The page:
Summit to Examine Potential Wildlife Corridors


TLR Staff Report

The North Carolina Botanical Garden will host the 2019 Environmental Summit on Wednesday, Dec. 4, as the first step toward identifying wildlife corridors in the Eno River and New Hope Creek watersheds.

Convened by the Orange County Commission on the Environment, the summit will focus on preserving wildlife corridors as our area develops. Working collaboratively with Chatham, Durham and Wake counties, as well as with the North Carolina Wildlife Resources Commission, Orange County is trying to create policy for identifying, protecting and restoring habitats for local animal populations.

The first step will be identifying high-priority landscape corridors in order to create an interconnected system of wildlife habitats. Once recognized and analyzed, efforts then can be made to coordinate and buffer animal habitat locales. By working together, officials said, the four counties can create, to the extent possible, a structure of protected land for wildlife.

According to the state wildlife resources commission, other dangers to wildlife in addition to habitat loss include multi-lane road routes, algae growth due to nutrient loading, forest health due to different beetle infestations and impaired waters.

The animal focus for the local efforts is the eastern box turtle, four-toed salamander and bobcat.

The status of the turtle has been downgraded from “near-threatened” to “vulnerable” by the International Union for Conservation of Nature. Their naturally low reproduction rate, along with the loss of habitat that has resulted in increasing contact between the turtles and automobiles, has resulted in the lowering of the turtle population’s outlook.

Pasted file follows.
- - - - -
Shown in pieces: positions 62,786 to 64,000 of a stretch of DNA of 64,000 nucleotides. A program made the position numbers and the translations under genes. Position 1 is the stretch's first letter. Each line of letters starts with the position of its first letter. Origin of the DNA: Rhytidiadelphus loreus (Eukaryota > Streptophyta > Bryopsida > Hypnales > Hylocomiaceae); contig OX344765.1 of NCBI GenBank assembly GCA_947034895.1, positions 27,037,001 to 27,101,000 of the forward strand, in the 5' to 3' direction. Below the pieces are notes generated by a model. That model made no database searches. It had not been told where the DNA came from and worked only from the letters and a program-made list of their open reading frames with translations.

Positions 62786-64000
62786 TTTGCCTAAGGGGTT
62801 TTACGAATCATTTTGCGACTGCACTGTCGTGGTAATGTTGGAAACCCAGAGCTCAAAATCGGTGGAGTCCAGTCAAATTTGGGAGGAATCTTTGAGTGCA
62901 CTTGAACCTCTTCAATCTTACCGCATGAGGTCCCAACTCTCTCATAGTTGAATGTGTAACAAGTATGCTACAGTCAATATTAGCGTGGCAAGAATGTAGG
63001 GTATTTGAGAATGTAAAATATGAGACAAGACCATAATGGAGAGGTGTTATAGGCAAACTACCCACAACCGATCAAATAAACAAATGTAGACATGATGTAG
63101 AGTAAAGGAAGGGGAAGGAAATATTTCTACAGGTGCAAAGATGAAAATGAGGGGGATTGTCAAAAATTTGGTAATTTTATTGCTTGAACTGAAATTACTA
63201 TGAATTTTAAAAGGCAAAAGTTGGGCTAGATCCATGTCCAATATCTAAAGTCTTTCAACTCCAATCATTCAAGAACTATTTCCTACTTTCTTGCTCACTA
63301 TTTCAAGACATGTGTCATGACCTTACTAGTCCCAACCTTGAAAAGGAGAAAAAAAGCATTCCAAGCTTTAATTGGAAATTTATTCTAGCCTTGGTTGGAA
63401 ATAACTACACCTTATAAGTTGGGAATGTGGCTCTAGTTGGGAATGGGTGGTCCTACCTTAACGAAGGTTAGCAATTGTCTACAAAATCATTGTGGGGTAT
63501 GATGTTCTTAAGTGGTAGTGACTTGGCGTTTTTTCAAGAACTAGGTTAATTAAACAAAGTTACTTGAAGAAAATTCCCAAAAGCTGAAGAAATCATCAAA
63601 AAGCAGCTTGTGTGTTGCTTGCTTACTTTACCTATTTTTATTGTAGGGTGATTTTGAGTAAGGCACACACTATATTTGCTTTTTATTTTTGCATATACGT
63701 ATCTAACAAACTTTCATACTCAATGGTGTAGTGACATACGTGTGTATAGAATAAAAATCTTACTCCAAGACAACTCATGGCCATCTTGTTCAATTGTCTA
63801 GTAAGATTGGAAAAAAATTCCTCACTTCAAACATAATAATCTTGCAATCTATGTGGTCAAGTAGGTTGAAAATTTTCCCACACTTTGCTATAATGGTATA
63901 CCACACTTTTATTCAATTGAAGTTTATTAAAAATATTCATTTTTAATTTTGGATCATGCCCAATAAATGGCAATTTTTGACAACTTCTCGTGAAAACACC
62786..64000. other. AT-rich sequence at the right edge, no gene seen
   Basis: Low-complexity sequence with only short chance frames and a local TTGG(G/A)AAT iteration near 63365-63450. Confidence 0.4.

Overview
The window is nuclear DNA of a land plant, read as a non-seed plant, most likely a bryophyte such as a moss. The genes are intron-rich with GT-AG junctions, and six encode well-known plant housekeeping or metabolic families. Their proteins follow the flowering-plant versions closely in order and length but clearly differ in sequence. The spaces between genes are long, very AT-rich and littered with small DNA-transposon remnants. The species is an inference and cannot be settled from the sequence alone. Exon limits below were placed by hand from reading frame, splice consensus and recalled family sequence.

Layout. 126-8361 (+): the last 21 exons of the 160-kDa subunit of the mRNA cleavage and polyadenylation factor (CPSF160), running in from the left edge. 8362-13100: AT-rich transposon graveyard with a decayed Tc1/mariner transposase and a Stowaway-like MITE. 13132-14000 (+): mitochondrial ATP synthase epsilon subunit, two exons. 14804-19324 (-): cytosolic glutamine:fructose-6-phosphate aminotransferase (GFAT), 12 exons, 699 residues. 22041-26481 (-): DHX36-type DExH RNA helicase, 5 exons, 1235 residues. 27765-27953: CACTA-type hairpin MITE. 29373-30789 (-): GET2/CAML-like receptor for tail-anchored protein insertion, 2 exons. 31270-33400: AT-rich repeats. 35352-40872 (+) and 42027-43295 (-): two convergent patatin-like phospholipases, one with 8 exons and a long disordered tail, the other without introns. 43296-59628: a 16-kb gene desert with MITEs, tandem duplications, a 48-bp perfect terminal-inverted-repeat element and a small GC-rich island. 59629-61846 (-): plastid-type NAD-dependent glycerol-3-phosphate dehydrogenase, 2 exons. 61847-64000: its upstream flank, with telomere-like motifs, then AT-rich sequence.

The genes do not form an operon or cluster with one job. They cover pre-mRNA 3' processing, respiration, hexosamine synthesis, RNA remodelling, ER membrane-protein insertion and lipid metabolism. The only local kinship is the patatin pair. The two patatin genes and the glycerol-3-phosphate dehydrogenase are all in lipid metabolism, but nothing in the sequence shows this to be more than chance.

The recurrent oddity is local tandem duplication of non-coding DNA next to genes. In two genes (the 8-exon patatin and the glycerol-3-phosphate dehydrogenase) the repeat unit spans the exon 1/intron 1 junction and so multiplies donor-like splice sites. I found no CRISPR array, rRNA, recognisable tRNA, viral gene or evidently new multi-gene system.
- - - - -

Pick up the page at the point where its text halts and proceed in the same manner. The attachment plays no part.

In North Carolina, the salamanders are labeled a “species of special concern” because of their limited numbers. The status of the four-toed salamander is of concern on the Greene Tract, currently being evaluated for development.

According to David Pfennig, a UNC biology professor, salamanders are sensitive to environmental degradation and, as such, are bio-indicators of environmental quality.  While the bobcat is not threatened, it is part of our local fauna and has its place in the ecosystem.

The meeting, which takes place from 9 a.m. to noon, is open to the public but registration is required.  Call the botanical garden at 919-962-0522 for further information.

The wildlife resource commission report is available at

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